An article in a magazine or a newspaper follows this basic order:
Author name/s. “Title of the Article.” Name of the Magazine or Newspaper Italicized. day month year [or] month year [or] month-month year [depending upon the type of date given]: start page-end page. Print. [or if a database article] Database. Web. day month year of access.
A bi-monthly magazine article in a database: (a print version would simply end with the medium word Print.)
Marano, Ham Estroff. “The Scoop on Chocolate: Is Chocolate Really Healthy?” Psychology Today Mar-Apr 2011: 44-45. Academic Search Complete. Web. 26 July 2012.
A daily newspaper article in a database:
Gillis, Justin. "Global Warming Makes Heat Waves More Likely, Study Finds." New York Times 11 July 2012: A10. Newspaper Source. Web. 1 Aug. 2012. [Note: Most newspapers have sections that are letters, which are given with the page number in citation information. If a newspaper's name starts with "The," omit "The"]
An article from a scholarly journal: Follows the same pattern as magazines except that the volume and issue numbers are cited followed by the publication year. Put a period between the volume and issue numbers. Omit the words "volume" and "issue." Put the year in parentheses (year). Follow the year with a colon (:) and give the starting-ending page numbers. The example is from the database, Academic Search Complete.
Smith, Mark A., et al. "Clinical Benefit and Preservation of Flavonols in Dark Chocolate Manufacturing." Nutrition Reviews 66.11 (2008): 630-41. Academic Search Complete. Web. 27 July 2012.
1. Author of the article: Check for authors of articles at the end of the article in an encyclopedia. Cite author last name, first name. Follow the same author rules as listed on the sub tab "Citing books." If the article does not have an author given, but does have an editor, give the editor's name in author position, followed by comma, ed. or eds. if more than one.
2. Title of article: Cite the title of the article inside of double quotes: "Title of the Article." Follow the same rules for capitalization of titles as listed on the sub tab "Citing books."
3. Title of the reference book: Cite the name of the encyclopedia or other reference book in italics. Cite the edition if not the first edition. If a multi-volume set, cite the volume used. If more than one volume was used, cite the total number of volumes in the set.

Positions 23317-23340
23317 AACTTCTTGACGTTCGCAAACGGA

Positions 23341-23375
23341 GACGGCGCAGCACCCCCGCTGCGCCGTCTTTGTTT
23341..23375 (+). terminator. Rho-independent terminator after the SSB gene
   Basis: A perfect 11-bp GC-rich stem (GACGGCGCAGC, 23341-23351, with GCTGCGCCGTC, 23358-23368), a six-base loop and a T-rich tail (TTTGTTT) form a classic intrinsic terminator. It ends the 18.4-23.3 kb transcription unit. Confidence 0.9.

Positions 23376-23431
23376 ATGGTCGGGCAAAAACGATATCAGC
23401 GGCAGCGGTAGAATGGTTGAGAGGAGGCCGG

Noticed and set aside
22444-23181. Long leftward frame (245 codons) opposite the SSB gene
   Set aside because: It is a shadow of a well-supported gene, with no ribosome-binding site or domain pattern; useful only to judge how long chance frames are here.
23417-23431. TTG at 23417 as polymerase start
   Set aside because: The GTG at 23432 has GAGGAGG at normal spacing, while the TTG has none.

4. Editor of the reference book: If there is an editor in addition to the author, cite their name after the book title with Ed. in first name-last name order. Remember, Ed. means "edited by" when after the title.
5. Publication info: City: Publisher name, year. Use same publisher name rules as listed on the sub tab "Citing books."
6. Medium: Print. If from a database, at the end of the citation add this information: Database Name (italicized). Web. day-month-year of access. Same rules apply for month abbreviations in dates.
Article from a print encyclopedia followed by same article from a database:
Allen, Anita L. "Privacy in Health Care." Encyclopedia of Bioethics. Ed. Stephen G. Post. 3rd ed. Vol. 4. New York: Macmillan-Thomson, 2004. Print. (one volume was used)
Allen, Anita L. "Privacy in Health Care." Encyclopedia of Bioethics. Ed. Stephen G. Post. 3rd ed. New York: Macmillan-Thomson, 2004. Gale Virtual Reference Library. Web. 26 July, 2012. (Databases often do not give volume numbers)
Another example: an article from a print encyclopedia:
Ziegler, Gregory R. “Chocolate.” Encyclopedia of Food and Culture. Vol. 1. Ed. Solomon H. Katz and William Woys Weaver. New York: Charles Scribner’s Sons, Thompson-Gale, 2003. Print.
Another example: an article from an online encyclopedia:
Chiras, Daniel D. "Global Climate Change." Encyclopedia Americana Online. Web. 1 Aug. 2012.
Many books are collections of essays on a single topic written by different authors. When a smaller part of a book is cited, (chapter, essay, short story, etc.) the citation is similar to the one above for an encyclopedia article, but the starting-ending page numbers are required after the year.
Here are two examples of books from the Opposing Viewpoints book series on popular issues. The first example is for a printed book from 1997, the second example is an online version of an essay from the same book but a later edition, which appears in the database Opposing Viewpoints in Context. The database incorporates all of the various issue books from this publisher.
Watson, Robert T. "Global Warming Poses a Serious Threat." Global Warming: Opposing Viewpoints. Ed. Tamara L. Roleff, Scott Barbour and Karin L. Swisher. San Diego: Greenhaven, 1997: 17-22. Print.
Bova, Ben. "Global Warming Is Real." Global Warming: Opposing Viewpoints. Ed. Cynthia A. Bily. Detroit: Greenhaven, 2006: n.pag. Opposing Viewpoints In Context. Web. 30 July 2012.
In the second example, page numbers were not given in the database, so "n.pag." for "no pagination," is put in place of the starting-ending page numbers.
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